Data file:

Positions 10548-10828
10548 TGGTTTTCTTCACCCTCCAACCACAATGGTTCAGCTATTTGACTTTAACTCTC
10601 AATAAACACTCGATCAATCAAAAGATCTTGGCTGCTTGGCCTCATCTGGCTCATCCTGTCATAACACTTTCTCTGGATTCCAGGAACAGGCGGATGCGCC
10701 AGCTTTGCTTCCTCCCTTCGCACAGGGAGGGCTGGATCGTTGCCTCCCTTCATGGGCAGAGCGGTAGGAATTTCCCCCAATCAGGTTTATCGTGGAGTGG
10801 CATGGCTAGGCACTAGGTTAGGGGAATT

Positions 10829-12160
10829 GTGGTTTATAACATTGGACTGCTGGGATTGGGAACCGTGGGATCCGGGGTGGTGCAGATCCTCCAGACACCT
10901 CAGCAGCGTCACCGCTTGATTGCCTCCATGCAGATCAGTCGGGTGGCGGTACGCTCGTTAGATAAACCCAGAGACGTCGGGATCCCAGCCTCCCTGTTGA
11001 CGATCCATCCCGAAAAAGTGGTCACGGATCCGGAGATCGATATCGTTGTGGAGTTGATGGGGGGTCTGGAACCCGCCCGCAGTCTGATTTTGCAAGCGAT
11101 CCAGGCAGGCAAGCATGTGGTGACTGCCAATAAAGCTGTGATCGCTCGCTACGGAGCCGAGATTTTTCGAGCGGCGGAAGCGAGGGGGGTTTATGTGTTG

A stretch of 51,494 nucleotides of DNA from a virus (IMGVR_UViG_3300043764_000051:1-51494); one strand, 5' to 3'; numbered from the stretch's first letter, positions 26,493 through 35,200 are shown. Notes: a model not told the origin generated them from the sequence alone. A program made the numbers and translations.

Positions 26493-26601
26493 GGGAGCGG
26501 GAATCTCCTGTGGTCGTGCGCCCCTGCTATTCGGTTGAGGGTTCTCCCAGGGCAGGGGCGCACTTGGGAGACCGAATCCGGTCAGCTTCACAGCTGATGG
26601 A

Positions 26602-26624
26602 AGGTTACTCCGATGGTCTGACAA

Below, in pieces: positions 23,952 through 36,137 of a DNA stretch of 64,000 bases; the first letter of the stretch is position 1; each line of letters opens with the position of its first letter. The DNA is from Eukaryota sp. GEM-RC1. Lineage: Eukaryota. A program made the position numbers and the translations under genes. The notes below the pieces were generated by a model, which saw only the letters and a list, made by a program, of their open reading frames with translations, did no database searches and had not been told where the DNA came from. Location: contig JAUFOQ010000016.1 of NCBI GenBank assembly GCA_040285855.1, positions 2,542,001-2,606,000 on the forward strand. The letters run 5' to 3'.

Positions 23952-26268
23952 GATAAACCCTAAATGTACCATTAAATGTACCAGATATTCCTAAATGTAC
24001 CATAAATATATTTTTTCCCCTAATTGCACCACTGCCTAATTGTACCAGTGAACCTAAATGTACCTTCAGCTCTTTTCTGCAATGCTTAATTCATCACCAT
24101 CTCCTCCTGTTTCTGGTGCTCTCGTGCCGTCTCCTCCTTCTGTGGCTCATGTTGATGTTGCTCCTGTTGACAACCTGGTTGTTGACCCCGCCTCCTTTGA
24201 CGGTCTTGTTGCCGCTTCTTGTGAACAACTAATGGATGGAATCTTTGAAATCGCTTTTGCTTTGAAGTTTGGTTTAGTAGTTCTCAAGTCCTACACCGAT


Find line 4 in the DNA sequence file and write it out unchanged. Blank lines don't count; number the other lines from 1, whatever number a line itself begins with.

10701 AGCTTTGCTTCCTCCCTTCGCACAGGGAGGGCTGGATCGTTGCCTCCCTTCATGGGCAGAGCGGTAGGAATTTCCCCCAATCAGGTTTATCGTGGAGTGG